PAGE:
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Mergers and acquisitions activity in the insurance sector was strong in 2020 despite COVID-19 and is expected to remain robust in 2021 as rising commercial insurance rates bolster earnings, making insurers attractive targets, and “deployable capital” remains abundant, analysts and others say.
Insurance technology investing has also grown, they said.
Some in the industry were “surprised at how much deal activity there ended up being last year,” despite the interruption to markets in the spring due to the coronavirus pandemic, said Vikram Sidhu, New York-based partner at law firm Clyde & Co.
Deal advisors expected COVID-19 to chill deal activity, but 2020 proved to be a busy M&A year for the sector globally, he said.
Similarly, deal activity in the broker sector paused only briefly, said John Marra, a deals partner with PricewaterhouseCoopers LLP in New York.
“The distribution space continues to be very attractive,” he said. Broker M&A “saw a bit of a pause in the second quarter last year as those businesses were focusing on themselves and how to adapt to working from home,” and other manifestations of the pandemic.
The total of 407 mergers and acquisitions completed worldwide in the insurance sector in 2020 was down slightly from 419 the previous year, according to a late February report from Clyde & Co. The number of deals completed in the second half of 2020 was slightly higher than the first half with 206 deals compared with 201.
Although “deal activity in the insurance sector slowed in the spring of 2020,” it came “roaring back in the second half of the year,” PwC said in a late January deals report. “We expect strong M&A activity to continue as we head into 2021,” buoyed by “the hardening of specialty (property/casualty) markets and significant levels of deployable capital.”
As the insurance industry sees increased rates, buyers in search of returns in a low interest rate environment may be more attracted to the sector, said J. Paul Newsome Jr., Chicago-based managing director at investment brokerage Piper Sandler Cos.
The low interest rate environment also contributes to the availability of capital, which combined with the search for returns, helps drive M&A activity, he said.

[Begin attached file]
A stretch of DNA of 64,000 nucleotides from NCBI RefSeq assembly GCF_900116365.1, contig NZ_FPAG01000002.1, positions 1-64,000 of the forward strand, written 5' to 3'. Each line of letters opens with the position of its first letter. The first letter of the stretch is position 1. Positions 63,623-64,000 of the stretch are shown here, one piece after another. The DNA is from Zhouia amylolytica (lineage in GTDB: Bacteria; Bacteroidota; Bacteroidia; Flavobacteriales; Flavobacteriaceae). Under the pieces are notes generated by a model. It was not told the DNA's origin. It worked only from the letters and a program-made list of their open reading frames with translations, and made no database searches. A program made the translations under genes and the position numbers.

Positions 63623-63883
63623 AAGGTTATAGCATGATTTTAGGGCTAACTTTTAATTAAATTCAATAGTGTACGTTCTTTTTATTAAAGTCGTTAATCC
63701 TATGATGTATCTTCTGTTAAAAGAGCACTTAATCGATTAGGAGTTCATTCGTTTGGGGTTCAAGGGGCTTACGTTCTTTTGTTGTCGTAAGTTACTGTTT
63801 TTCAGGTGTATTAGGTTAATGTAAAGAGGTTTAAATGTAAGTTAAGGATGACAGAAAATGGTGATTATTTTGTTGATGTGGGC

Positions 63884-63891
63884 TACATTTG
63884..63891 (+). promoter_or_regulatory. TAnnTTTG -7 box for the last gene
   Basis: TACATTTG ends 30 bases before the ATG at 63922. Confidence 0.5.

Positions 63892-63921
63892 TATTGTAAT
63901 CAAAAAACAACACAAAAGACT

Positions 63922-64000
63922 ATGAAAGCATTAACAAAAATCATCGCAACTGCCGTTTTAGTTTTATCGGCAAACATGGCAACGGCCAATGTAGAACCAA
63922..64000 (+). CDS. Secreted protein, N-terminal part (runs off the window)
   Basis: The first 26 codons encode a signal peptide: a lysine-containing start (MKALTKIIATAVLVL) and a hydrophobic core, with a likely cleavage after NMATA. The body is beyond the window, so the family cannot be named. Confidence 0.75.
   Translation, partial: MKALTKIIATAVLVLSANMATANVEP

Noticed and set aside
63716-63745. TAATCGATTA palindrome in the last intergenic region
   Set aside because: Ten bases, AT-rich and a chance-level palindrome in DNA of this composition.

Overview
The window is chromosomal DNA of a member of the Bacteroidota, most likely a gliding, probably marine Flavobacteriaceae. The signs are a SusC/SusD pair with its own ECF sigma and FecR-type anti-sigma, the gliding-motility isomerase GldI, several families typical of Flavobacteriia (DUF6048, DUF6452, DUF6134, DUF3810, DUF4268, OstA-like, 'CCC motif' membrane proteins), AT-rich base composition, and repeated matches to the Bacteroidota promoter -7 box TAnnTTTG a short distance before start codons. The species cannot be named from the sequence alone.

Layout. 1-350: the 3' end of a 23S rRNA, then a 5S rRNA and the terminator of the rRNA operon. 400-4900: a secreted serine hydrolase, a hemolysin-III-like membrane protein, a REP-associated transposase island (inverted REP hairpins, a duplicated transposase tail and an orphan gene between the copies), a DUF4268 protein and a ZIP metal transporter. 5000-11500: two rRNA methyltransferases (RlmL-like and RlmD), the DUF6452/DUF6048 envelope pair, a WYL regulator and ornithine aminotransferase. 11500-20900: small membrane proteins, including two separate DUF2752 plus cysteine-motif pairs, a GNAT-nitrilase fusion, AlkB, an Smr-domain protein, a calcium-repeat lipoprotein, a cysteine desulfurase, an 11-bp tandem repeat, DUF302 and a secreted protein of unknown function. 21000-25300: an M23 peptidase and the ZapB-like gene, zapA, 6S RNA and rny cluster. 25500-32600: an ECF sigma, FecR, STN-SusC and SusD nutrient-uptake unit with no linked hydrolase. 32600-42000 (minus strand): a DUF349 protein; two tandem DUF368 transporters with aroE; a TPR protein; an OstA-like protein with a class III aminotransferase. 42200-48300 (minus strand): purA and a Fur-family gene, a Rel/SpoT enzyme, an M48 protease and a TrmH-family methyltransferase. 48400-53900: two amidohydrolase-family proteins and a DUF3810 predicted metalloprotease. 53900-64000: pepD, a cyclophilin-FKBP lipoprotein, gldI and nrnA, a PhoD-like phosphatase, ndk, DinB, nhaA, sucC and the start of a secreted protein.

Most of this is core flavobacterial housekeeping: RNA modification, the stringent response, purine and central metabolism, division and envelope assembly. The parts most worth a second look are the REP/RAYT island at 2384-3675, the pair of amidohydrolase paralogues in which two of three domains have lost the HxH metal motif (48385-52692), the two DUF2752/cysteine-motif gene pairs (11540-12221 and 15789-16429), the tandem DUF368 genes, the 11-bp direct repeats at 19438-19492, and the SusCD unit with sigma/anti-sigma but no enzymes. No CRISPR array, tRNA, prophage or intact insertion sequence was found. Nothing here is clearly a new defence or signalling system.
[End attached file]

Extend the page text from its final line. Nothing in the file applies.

On the other hand, rising rates and premiums could blunt M&A activity as insurers focus on organic growth as opposed to growth via acquisition, said Meyer Shields, Baltimore-based managing director at Keefe, Bruyette & Woods Inc.
“There are enough opportunities for growth that companies are not looking for more complicated growth available through acquisition,” which carries integration and reserve risks, he said.
Technology investing also continues to grow in the insurance sector.
Investors are “very solidly coming in” to the insurtech space, said Mr. Sidhu of Clyde and Co. The sector has seen significant investment over the past five to seven years, he said.
Major investment activity in the insurtech sector last year included Aon PLC’s purchase of Coverwallet Inc. for an undisclosed sum and Duck Creek Technologies Inc.’s successful initial public offering, which raised $405 million and valued the company at about $5.2 billion. In addition, “multiple investments” into U.S. start-up insurer Hippo Enterprises Inc. propelled its valuation to more than $1 billion, according to the report by Clyde & Co.
KBW’s Mr. Shields said that while insurtech deals have largely been smaller thus far, “we’re starting to see some very prominent insurtech companies with, in many cases, very impressive valuations.”
Mergers and acquisitions in the insurance brokerage sector increased modestly to 754 deals announced in 2020, compared with 744 in 2019, according to a report Wednesday from S&P Inc.